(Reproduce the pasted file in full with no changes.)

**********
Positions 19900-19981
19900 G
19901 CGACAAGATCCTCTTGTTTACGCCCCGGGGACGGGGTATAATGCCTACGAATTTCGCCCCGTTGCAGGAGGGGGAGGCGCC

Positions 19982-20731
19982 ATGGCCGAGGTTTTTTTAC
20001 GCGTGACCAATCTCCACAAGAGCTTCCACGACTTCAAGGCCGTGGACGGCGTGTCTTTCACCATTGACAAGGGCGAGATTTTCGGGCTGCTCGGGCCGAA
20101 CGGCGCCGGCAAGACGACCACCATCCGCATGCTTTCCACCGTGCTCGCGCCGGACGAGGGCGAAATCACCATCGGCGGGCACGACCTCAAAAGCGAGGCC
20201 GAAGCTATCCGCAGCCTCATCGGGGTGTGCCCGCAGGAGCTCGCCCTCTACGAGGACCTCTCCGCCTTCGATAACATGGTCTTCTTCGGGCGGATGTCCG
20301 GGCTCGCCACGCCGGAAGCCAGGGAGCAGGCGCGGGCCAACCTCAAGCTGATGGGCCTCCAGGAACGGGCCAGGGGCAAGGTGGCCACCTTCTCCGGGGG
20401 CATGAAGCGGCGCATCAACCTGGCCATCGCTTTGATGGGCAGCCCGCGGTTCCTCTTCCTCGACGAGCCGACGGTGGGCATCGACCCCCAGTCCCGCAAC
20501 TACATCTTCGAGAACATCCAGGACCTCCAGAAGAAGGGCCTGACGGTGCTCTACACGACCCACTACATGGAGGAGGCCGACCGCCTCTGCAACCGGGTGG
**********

Positions 19900-19981
19900 G
19901 CGACAAGATCCTCTTGTTTACGCCCCGGGGACGGGGTATAATGCCTACGAATTTCGCCCCGTTGCAGGAGGGGGAGGCGCC

Positions 19982-20731
19982 ATGGCCGAGGTTTTTTTAC
20001 GCGTGACCAATCTCCACAAGAGCTTCCACGACTTCAAGGCCGTGGACGGCGTGTCTTTCACCATTGACAAGGGCGAGATTTTCGGGCTGCTCGGGCCGAA
20101 CGGCGCCGGCAAGACGACCACCATCCGCATGCTTTCCACCGTGCTCGCGCCGGACGAGGGCGAAATCACCATCGGCGGGCACGACCTCAAAAGCGAGGCC
20201 GAAGCTATCCGCAGCCTCATCGGGGTGTGCCCGCAGGAGCTCGCCCTCTACGAGGACCTCTCCGCCTTCGATAACATGGTCTTCTTCGGGCGGATGTCCG
20301 GGCTCGCCACGCCGGAAGCCAGGGAGCAGGCGCGGGCCAACCTCAAGCTGATGGGCCTCCAGGAACGGGCCAGGGGCAAGGTGGCCACCTTCTCCGGGGG
20401 CATGAAGCGGCGCATCAACCTGGCCATCGCTTTGATGGGCAGCCCGCGGTTCCTCTTCCTCGACGAGCCGACGGTGGGCATCGACCCCCAGTCCCGCAAC
20501 TACATCTTCGAGAACATCCAGGACCTCCAGAAGAAGGGCCTGACGGTGCTCTACACGACCCACTACATGGAGGAGGCCGACCGCCTCTGCAACCGGGTGG